Celene Afari: The Broken Ball Player


Sara Stolzenberg-Myers

Staff Writer

Milken senior, Celine Afari ’17, sat down with The Roar to talk about her recent absence on the court. Afari has been an athlete for the Milken Wildcats basketball team all four years of her high school career, and has only recently been missing in the game. Due to her newly torn ACL and MCL, Afari has been constrained to the sidelines, where she has been actively cheering for her team. Keep reading to find out how Afari injured herself and to learn more about her experience on the team.

How long have you been on the team?

This is my fourth year on Varsity. Overall, it has been an amazing experience. When Kaitlin Banafsheha and I first started playing for Ivy (Milken girls varsity basketball coach), we were the youngest players. To compare how we were then to how we are now, being the oldest players on the team is something really special. I see how much I’ve grown on and off the court and I realize how constant basketball has been for me over the years. I feel good knowing I can return the help on the court that I’ve received over the years.

How did you injure yourself?

I injured myself during our annual Milken tournament. It was the third day of the tournament and we were playing against YULA. I remember I stole the ball from their point guard and while it was rolling on the ground, their player and I were pushing each other to get it. That’s when I accidentally stepped on it. I lost my balance and both their player and I fell.

What is the injury and what happened after?

Afterwards, I had an MRI and found out that both my ACL and MCL were completely torn. During winter break, I had surgery on my MCL and in the next few weeks I’m having another surgery to repair my ACL. I also am currently doing physical therapy and am expected to be able to start working out again in the middle of February.

How has the team been doing without you?

They’re doing well! They’ve won half the games they’ve played since my injury and I know they’re working hard to qualify for CIF. I’m extremely lucky; my team has been really good about checking up on me and making me feel a part of the team.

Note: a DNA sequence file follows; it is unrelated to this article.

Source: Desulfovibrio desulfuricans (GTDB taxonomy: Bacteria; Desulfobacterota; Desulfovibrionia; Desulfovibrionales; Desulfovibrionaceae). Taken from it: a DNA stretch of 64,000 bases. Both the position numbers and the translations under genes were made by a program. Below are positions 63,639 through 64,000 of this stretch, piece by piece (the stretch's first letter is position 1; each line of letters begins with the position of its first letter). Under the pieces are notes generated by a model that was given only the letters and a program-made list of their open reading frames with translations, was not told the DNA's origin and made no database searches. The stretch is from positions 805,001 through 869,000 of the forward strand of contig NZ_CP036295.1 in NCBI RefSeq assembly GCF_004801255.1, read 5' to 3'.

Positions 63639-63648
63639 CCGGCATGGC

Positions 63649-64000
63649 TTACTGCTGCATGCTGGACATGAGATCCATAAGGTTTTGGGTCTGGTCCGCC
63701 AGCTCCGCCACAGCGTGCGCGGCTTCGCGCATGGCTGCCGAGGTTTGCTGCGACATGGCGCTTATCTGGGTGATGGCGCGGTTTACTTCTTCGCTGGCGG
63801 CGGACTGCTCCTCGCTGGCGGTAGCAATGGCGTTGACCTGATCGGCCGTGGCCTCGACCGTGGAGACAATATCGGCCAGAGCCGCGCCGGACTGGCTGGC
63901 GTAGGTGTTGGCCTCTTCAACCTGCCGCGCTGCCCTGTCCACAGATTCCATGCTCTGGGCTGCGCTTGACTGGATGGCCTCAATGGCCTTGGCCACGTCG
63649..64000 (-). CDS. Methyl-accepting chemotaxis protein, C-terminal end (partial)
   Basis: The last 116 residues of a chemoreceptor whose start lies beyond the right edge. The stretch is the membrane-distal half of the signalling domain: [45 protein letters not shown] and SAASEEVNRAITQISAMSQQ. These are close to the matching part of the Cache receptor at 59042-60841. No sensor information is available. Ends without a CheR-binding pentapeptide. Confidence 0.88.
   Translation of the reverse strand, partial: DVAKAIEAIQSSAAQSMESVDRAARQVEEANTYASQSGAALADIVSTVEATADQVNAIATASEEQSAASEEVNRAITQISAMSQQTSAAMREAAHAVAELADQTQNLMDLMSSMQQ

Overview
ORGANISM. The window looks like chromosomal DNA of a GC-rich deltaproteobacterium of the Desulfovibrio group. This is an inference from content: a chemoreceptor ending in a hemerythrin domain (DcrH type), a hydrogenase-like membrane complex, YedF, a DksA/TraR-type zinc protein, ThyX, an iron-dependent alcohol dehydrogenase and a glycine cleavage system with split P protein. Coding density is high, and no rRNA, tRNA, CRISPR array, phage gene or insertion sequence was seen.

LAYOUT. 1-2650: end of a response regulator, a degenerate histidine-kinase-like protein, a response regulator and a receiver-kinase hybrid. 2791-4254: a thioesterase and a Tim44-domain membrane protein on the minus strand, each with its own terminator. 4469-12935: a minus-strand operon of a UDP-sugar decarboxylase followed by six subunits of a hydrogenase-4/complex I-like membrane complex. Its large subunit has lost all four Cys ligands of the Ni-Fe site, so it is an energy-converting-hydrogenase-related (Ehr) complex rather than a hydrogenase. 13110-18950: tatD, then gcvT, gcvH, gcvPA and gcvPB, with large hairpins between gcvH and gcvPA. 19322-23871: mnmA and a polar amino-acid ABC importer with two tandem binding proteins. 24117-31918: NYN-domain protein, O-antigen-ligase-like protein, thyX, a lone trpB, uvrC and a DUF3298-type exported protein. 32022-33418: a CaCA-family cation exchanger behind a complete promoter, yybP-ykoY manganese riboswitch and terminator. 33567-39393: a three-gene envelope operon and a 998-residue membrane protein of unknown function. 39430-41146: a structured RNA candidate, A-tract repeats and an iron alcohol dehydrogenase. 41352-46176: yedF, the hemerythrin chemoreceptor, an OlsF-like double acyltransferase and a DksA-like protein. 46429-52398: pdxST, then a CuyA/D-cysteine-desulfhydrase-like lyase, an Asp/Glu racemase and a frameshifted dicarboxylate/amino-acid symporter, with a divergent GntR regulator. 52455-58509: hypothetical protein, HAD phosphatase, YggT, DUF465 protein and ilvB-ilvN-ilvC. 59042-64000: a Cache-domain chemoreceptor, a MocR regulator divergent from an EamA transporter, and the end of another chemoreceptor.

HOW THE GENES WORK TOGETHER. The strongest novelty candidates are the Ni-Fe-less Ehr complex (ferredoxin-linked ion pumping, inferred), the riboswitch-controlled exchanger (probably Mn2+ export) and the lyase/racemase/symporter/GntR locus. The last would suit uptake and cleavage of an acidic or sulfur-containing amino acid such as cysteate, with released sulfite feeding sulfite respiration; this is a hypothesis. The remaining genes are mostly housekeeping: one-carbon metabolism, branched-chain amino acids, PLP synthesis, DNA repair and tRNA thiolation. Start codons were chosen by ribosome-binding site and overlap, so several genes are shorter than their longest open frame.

How do you feel that this is your last year on the team?

Of course I am sad about not being able to finish my last year – especially after seeing the seniors in past years move on. But I think this injury made me really appreciate my previous years on the team. Everything about it: the parents, the players, Ivy and Danny, the teachers that would come and watch — even Sergio in the announcer box — somehow all created a basketball community. And although I am injured, I don’t feel like I am any less a part of this community. I definitely miss playing on the team, but I look forward to getting better and hopefully being able to play club or intramural in college.

What do you love about basketball?

I’ve always played basketball, it’s something I remember doing since the first grade. Throughout the years I have played on numerous teams and met many different people, but I think the main thing I love about basketball is that it is both team based and individual. There’s a sense of trusting yourself but also trusting your teammates to the sport which make it really unique. Like when you are defending someone, you feel like it’s just you and them playing one-on-one; but in the instances that you are a step behind, your teammates step up to help you out. Also, I love how it brings people together. It is a rare opportunity that I am able to be on a team with the majority of the players being the same people I grew up playing BHBL (Beverly Hills Basketball League) with.

How’s having Coach Ivy as your coach?

Ivy is one of a kind. She’s taught us how to fight for our passions and the value of unity. She’s pushed us physically and mentally to become better players and I feel as though I am a much stronger individual for playing on her team. I think that as constant as basketball was for me in past years, Ivy was as well. There’s a feeling of familiarity playing for her that I think pushes me to improve.